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The lines which bisect the area of a triangle form an envelope as shown in this picture

alt text

It is not difficult to show that the ratio of the area of the red deltoid to the area of the triangle is $$\frac{3}{4} \log_e(2) - \frac{1}{2} \approx 0.01986.$$

But this is also $$\sum_{n=1}^{\infty}\frac{1}{(4n-1)(4n)(4n+1)}.$$

Is there any connection between the series and the deltoid? Or is it just a coincidence?

(I asked this at MathOverflow almost 18 months ago and got no response)

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  • $\begingroup$ Uhm, "it's not difficult to show" .. I feel a bit embarrassed not being able to show anything. What's so easy about it? Can you give me a hint or a reference? $\endgroup$ – Han de Bruijn Apr 8 '14 at 12:26
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    $\begingroup$ @Han de Bruijn: You can use affine transformations to show the ratio is invariant. Suppose the corners of the triangle are $(0,0)$, $(0,1)$, $(1,0)$ so the reflection of this diagram. Then green area bisectors which do not cross the base are of the form $y=c+x(2(1-c)^2-1)$ for $0 \lt c \lt \frac12$ and the lower red envelope is of the form $y=1-x-\dfrac{1}{8x}$ between $(\frac14,\frac14)$ and $(\frac12,\frac14)$. You can then find the area ratio by integration as $\displaystyle 6\left(\frac{7}{96}-\int_{1/4}^{1/2}\left(1-x-\dfrac{1}{8x}\right)dx\right).$ $\endgroup$ – Henry Apr 8 '14 at 14:18
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+50
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Since $|\triangle BPQ|=\frac12\sin(B)|\overline{BP}||\overline{BQ}|$, to maintain $|\triangle BPQ|=\frac12|\triangle ABC|$, we need $|\overline{BP}||\overline{BQ}|=\tfrac12|\overline{BC}||\overline{BA}|$.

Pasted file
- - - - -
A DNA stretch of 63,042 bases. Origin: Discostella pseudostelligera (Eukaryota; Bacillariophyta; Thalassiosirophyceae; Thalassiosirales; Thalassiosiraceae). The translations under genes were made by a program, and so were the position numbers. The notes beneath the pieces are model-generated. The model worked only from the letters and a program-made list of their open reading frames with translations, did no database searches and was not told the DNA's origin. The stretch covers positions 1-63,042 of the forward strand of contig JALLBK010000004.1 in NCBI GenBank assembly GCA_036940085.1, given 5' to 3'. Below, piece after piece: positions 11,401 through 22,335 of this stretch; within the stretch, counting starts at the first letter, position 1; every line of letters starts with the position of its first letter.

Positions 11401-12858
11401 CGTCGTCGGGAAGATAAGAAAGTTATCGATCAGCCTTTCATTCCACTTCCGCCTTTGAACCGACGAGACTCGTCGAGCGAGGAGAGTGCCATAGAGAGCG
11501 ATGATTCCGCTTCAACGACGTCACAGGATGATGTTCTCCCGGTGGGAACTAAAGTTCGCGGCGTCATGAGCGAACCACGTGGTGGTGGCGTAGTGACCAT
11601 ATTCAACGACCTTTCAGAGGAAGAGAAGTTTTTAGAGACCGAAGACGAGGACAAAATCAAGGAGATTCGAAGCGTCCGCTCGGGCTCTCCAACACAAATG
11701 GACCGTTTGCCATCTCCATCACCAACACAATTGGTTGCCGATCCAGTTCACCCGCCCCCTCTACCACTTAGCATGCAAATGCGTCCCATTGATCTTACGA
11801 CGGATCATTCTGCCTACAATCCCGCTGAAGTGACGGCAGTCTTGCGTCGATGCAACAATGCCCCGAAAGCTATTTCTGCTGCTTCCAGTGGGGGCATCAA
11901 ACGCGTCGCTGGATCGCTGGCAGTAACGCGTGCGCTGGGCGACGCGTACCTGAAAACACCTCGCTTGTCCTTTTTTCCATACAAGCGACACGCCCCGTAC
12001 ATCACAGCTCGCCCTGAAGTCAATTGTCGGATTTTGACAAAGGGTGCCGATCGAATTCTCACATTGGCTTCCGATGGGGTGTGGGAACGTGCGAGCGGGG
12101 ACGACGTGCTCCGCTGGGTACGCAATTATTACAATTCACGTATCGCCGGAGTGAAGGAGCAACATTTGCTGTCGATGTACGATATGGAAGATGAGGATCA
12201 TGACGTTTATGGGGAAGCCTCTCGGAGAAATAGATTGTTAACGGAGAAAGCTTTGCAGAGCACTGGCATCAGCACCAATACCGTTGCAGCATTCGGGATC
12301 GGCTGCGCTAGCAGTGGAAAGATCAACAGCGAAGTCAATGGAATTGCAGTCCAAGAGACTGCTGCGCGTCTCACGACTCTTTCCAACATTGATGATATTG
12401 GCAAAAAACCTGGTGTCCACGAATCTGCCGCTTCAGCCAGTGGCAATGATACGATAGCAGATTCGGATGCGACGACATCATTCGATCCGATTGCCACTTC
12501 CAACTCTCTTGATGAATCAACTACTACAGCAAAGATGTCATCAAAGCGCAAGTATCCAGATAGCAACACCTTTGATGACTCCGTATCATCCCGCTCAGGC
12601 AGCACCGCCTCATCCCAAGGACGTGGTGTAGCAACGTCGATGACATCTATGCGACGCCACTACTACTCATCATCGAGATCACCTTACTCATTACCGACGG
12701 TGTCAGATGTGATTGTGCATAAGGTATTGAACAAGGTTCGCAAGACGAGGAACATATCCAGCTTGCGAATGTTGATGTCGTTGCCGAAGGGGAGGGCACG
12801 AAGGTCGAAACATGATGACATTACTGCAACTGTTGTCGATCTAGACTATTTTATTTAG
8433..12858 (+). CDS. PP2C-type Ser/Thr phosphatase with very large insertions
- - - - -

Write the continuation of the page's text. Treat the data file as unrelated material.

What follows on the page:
$\hspace{3.4cm}$enter image description here

In the diagram above, the endpoints of the lines are parametrized by $$ P_t=\frac{1-t}2B+\frac{1+t}2C\tag{1} $$ and $$ Q_t=\frac{t}{1+t}B+\frac1{1+t}A\tag{2} $$ for $t\in[0,1]$.

The points on each line are parametrized by $$ R_t(s)=(1-s)P_t+sQ_t\tag{3} $$ To find a point on the envelope of the family of lines parametrized by $t$ we need to find where $$ \frac{\partial}{\partial t}R_t(s)=\frac{1-s}2(C-B)+\frac{s}{(1+t)^2}(B-A)\tag{4} $$ is parallel to $$ \frac{\partial}{\partial s}R_t(s)=\frac1{1+t}(A-B)+\frac{1+t}2(B-C)\tag{5} $$ Setting the cross product to $0$, we get that $$ \frac{1-s}{2(1+t)}-\frac{s}{2(1+t)}=0\tag{6} $$ which happens when $s=\frac12$. That is, the locus of the envelope is the midpoints of the line segments $$ M_t=B+\frac{1+t}4(C-B)+\frac1{2(1+t)}(A-B)\tag{7} $$ $\hspace{3.4cm}$enter image description here

Subtracting the center of the triangle (and of the deltoid) at $M_\triangle=\frac13(A+B+C)$ yields $$ M_t-M_\triangle=\left(\frac{1+t}4-\frac13\right)(C-B)+\left(\frac1{2(1+t)}-\frac13\right)(A-B)\tag{8} $$ Thus, $3$ times the area of $\frac13$ of the deltoid is $$ \begin{align} &\frac32\int_0^1(M_t-M_\triangle)\times(M_t-M_\triangle)'\,\mathrm{d}t\\ &=3|\triangle ABC|\int_0^1\left[\frac14\left(\frac1{2(1+t)}-\frac13\right)+\frac1{2(1+t)^2}\left(\frac{1+t}4-\frac13\right)\right]\,\mathrm{d}t\\ &=\frac{3\log(2)-2}{4}|\triangle ABC|\tag{9} \end{align} $$ where $|\triangle ABC|=\frac12|(A-B)\times(C-B)|$.

Since the deltoid, as parametrized in $(7)$, is a convex combination of the vertices, it transforms with any affine linear transformation of the vertices. Thus, the ratio of areas does not depend on the particular location of the vertices.


$$ \begin{align} \sum_{k=1}^\infty\frac1{(4k-1)4k(4k+1)} &=\frac12\sum_{k=1}^\infty\left(\frac1{4k-1}-\frac1{2k}+\frac1{4k+1}\right)\\ &=\lim_{n\to\infty}\frac12\left(\color{#C00000}{\sum_{k=1}^{2n}\frac1{2k+1}-\sum_{k=1}^{2n}\frac1{2k}}+\color{#00A000}{\sum_{k=n+1}^{2n}\frac1{2k}}\right)\\ &=\frac12\left(\color{#C00000}{\log(2)-1}+\color{#00A000}{\frac12\log(2)}\right)\\[3pt] &=\frac{3\log(2)-2}{4}\tag{10} \end{align} $$


Thus, we have $$ \begin{align} &3\int_0^1\left[\frac14\left(\frac1{2(1+t)}-\frac13\right)+\frac1{2(1+t)^2}\left(\frac{1+t}4-\frac13\right)\right]\,\mathrm{d}t\\[6pt] &=\frac{3\log(2)-2}{4}\\[6pt] &=\sum_{k=1}^\infty\frac1{(4k-1)4k(4k+1)} \end{align} $$ Perhaps there is another way to compute the area of the deltoid that makes it turn into the sum. However, it looks like a coincidence from this approach.

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  • $\begingroup$ A pretty moving diagram, and I had not spotted the midpoint point before so +1, but sadly no direct connection between the two ways of reaching $\frac{3}{4} \log_e(2) - \frac{1}{2}$ $\endgroup$ – Henry Apr 11 '14 at 22:59

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